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With less premeditation, impulse control and editing than a novel or essay, and more raw emotion, doesn't a Twitter feed get pretty darn close to the accurate written aggregation of one's lived experience? I have a favorite Twitter, and while I discovered it only recently, I've read it just about as far back as it goes. All 7,000-some tweets. OK maybe not quite that far, but close. Not in short spurts either; I sat down and consumed this feed in one dedicated, middle-of-the-night Twitter binge. I laughed harder and harder as I scrolled, falling deeper into the rabbit hole. An image of Dan Ewen (@VaguelyFunnyDan) began to form in my mind as I read his 14 months worth of tweets, not of his appearance, but of his life-who he is, what he loves, what he fears. I found more than Ewen in those condensed chunks of text though, I discovered a bit of myself too. "Yes!" I found myself thinking, how has this man so astutely tapped in to the quintessential aspects of the human experience? How has he relayed them as though they were thoughts I had myself, but better, more eloquently, with greater acumen? Wait, isn't that what authors do? Isn't that what contributes to the success of the very best writers-their ability to perfectly mirror the triumphs and tribulations of existence in permutations of syntax and diction that make us believe we're reading the truth for the very first time? When he's not tweeting, Ewen works as a screenwriter for feature films, arguably a far cry from his life on the Twitter circuit. Screenwriters are supposed to fake human experience (my words, not his). Tweeters tell their stories in very different ways. Ewen's Twitter does not bore with the mundanities of daily life nor does it artfully self-promote. It doesn't boast cat pictures or tiny news-related rants. It's all jokes, because Ewen is a joke man. "When my brain plunks something out that isn't usable [for a screenplay], but could work on the Twitter machine, I'll jump over and give in a whirl," he explains. Not every tweet is a winner in and of itself, but for 140 characters, that's not a lot of wasted time. It's not like, say, reaching the end of a novel only to discover you hated it (which I would argue could still be a rewarding and valid experience). Plus, Twitter makes it easy to skip the boring, in-between stuff and get straight to the meat-the racy bits, the hilarious quips. Failed tweets are generally overlooked simply by the nature of Twitter's platform. Furthermore, isn't that life-not full of winners? Artists are often encouraged to mix less successful pieces into a series to make the extra-brilliant ones really pop.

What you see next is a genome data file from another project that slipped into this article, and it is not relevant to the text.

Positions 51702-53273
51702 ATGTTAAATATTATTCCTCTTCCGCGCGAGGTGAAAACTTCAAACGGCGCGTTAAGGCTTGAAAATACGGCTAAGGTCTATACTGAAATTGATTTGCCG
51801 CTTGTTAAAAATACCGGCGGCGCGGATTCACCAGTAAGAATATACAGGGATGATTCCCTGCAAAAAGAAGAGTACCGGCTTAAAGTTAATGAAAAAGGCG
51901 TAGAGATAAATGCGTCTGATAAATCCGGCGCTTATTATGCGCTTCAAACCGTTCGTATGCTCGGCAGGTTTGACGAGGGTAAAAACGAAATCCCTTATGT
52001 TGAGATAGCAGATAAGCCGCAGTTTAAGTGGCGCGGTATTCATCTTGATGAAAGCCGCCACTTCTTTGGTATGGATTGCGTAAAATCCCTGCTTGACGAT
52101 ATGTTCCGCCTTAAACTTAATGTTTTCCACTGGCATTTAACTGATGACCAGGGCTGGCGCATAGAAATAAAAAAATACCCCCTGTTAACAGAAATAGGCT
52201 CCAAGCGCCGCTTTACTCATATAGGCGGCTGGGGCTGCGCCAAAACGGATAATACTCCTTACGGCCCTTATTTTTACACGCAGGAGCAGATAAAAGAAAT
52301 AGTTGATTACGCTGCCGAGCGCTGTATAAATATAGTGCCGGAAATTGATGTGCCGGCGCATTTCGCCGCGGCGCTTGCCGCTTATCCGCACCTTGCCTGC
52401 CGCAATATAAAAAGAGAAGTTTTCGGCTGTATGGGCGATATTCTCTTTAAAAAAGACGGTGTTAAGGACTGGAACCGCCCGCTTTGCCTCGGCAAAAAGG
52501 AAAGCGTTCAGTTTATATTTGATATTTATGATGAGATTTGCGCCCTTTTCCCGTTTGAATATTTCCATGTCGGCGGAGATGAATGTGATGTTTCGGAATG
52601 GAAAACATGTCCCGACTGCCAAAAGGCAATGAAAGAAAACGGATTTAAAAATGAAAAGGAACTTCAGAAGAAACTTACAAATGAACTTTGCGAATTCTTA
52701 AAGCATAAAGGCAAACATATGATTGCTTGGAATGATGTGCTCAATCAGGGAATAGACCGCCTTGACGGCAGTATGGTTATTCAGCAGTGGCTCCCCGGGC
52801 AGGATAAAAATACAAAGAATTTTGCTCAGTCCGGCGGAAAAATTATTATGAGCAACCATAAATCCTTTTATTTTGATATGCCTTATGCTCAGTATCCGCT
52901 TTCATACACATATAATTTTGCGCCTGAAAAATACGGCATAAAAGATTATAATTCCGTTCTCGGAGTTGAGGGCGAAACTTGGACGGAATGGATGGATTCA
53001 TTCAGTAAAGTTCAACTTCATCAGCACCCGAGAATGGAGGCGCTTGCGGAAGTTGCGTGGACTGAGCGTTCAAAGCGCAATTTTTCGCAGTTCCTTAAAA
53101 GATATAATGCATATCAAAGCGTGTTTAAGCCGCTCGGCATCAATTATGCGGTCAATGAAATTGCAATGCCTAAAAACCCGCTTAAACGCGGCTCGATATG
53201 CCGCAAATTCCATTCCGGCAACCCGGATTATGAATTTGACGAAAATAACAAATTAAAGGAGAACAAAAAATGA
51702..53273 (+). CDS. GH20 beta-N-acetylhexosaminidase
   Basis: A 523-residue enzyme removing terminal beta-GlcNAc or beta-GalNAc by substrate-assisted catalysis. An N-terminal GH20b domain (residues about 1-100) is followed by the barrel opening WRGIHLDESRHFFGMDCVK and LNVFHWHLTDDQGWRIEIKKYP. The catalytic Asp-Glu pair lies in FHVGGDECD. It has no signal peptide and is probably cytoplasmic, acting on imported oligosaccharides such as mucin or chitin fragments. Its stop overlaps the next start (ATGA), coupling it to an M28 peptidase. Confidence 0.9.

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Twitter might as well be made for Ewen, who says he wants to show both high- and low-brow art have merit. "I didn't know a whole lot about [Twitter]", he explains, of getting his start. "I'd lived for many years imprisoned by a brain that already worked in semi-worthless, 140-character chunks...when I realized that this wasn't just another social networking site, that it was a place where many souls were sharing actual 'material,' I wanted to to jump in there and mix it up." To apply a little Nietzscheanpost-structuralism to Twitter-let's call it "Twitterary theory"-Ewen's Twitter is arguably not the most "autobiographical," but in some ways perhaps it's more autobiographical than those which make a concerted effort to accurately reflect their subjects' lives (consciously or not). Maybe by almost entirely avoiding the subject of the real "self," Ewen gets closer to his lived existence than those who write about themselves exclusively but only offer us, the reader, a series of refractions due to the impossibility of defining the self's lived experience to another in language. (How well do we truly know ourselves? [A nod to David Hume.] Ever tried writing an online dating profile that actually captured your essence?) Ewen, instead, inhabits a character, one I cannot talk about with any real certainty as I've never met Ewen in person. With less premeditation, impulse control and editing than a novel or essay, and more raw emotion, doesn't a Twitter feed get pretty darn close to the accurate written aggregation of one's lived experience? When we peruse Ewen's timeline (TL), it's a multi-layered experience, not merely one shallow laugh on top of another. When Ewen tweets something like, "Do these unresolved issues between me and my late father that I have to grapple with until the day I join him in oblivion make me look fat?" we have to wonder if this is purely humorous or if there's something more, if through Ewen's humor there's a universality to his experience that we can ourselves access, in which we may find comfort. Ewen confirms my suspicions. "I think I've tweeted a few serious things," he says. "Generally I like to wrap things around a joke even if it reflects a genuine feeling."
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I'm not the only diehard Ewen fan out there; he has 18,000 followers which is impressive for someone whose exact source of celebrity is hard to pin down. To fully round out this column, it might make sense to talk about other Twitters and how they respectively reflect the personal narratives of their tweeters, as largely unedited, live-blogged "memoirs," splayed out for some of the world to see, each demanding its own brand of literary analysis. Like Ewen's, each Twitter feed has a sort of narrative in and of itself-some more moving than others. (I'm fairly certain entire novels have been tweeted as well.) This theorizing, and praise of one particular Twittering genius, is all to say: Twitter is one more means of influencing how we will continue to tell-and take in-stories, especially those of our own lives, which is after all what all stories in some way reflect. For Ewen, his goals are simpler and more shortsighted. He's not looking to start a revolution or launch a new school of literary criticism. "My mission is to hopefully make a few folks laugh," he says. "Twitter came along and was kind of a second chance at performing some more lunchroom comedy, only this lunchroom has 175 million people in it." (Since The Protagonist is a literary column, and Twitter is pretty experimental as far as literature is concerned, it's worth mentioning poet Patricia Lockwood [@TriciaLockwood] has a pretty fascinating Twitter as well.)